U.S. Pat. Nos. 2,181,133 and 2,238,267 illustrate lecture desks which include rear projection (back lit) screens facing the audience and permit the lecturer to project images from object stages located atop the desks to the screens for viewing by the audience. Such a system is useful for illustration to large audiences located some distance from the lecturer but cannot conveniently be used with small groups. In addition, the size of the unit makes transportation difficult.
Briefly stated, the present invention provides a lectern which sits atop a conventional conference table and provides a podium type structure from which a standing lecturer may project informational images to an audience seated around the table. The lectern is approximately 1.5 meters wide by 1 meter high and deep and includes a projection screen and optics which produces a 1.60X magnified image, facing the audience, of a transparent object of standard A4 paper size placed upon the upper surface of the lectern.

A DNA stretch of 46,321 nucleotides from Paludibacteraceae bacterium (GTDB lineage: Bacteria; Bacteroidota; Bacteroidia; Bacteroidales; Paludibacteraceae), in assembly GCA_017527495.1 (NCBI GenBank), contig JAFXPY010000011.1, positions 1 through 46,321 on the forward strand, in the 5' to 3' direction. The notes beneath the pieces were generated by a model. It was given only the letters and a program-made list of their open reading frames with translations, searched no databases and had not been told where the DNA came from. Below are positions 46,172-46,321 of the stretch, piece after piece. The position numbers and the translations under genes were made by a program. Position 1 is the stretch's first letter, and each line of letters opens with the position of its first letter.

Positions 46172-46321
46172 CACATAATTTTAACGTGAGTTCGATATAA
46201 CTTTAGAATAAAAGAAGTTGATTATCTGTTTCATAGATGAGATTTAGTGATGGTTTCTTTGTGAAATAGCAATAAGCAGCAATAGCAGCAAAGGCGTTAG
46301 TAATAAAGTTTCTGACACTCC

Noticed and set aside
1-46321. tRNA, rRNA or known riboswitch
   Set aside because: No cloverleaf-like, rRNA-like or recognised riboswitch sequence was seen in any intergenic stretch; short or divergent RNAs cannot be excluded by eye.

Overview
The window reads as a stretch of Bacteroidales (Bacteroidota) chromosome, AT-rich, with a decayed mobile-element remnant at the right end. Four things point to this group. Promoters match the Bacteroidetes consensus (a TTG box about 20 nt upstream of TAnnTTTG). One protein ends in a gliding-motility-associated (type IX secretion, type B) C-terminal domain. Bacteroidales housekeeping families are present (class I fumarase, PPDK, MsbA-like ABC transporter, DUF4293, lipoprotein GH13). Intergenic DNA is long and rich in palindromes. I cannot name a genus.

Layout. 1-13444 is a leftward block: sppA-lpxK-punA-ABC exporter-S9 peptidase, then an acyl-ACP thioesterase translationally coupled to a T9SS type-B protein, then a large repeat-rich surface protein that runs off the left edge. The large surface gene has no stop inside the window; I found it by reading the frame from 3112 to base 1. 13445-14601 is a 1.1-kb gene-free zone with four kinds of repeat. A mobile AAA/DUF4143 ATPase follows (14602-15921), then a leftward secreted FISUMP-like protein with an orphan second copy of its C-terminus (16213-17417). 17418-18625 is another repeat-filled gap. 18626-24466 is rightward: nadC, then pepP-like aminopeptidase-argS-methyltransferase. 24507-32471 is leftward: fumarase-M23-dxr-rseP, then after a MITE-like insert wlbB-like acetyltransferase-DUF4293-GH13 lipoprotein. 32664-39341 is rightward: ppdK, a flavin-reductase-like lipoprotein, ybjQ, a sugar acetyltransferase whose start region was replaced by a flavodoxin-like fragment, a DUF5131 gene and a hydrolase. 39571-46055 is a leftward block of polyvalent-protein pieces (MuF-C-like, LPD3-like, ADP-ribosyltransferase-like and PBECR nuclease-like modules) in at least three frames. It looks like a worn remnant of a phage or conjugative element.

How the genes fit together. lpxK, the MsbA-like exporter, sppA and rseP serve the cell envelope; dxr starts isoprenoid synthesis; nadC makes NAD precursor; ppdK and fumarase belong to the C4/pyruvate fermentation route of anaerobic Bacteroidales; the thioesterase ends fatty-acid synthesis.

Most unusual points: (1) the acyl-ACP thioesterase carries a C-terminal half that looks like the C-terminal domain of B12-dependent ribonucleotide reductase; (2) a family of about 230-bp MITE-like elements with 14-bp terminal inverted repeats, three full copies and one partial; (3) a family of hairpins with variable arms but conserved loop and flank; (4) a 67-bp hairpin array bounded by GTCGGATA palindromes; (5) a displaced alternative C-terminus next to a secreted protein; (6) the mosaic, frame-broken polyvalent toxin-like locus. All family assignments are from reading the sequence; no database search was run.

While the size of the projected image is suitable for most information such as drawings and graphs, the size of the projected image produced by 1.60X magnification is too small to allow typewritten material to be easily read by people in the back of the audience. It is desirable, therefore, to provide additional magnification for typewritten documents so that these documents may be easily read by all portions of the audience.
To provide this additional magnification, the optical system of the lectern should be provided with at least two magnifications, the first of which projects a full sized image of an A4 sheet on a reasonably sized screen and the second of which provides an increased magnification image of a reduced area of the stage, so that fine details of the object can be understood.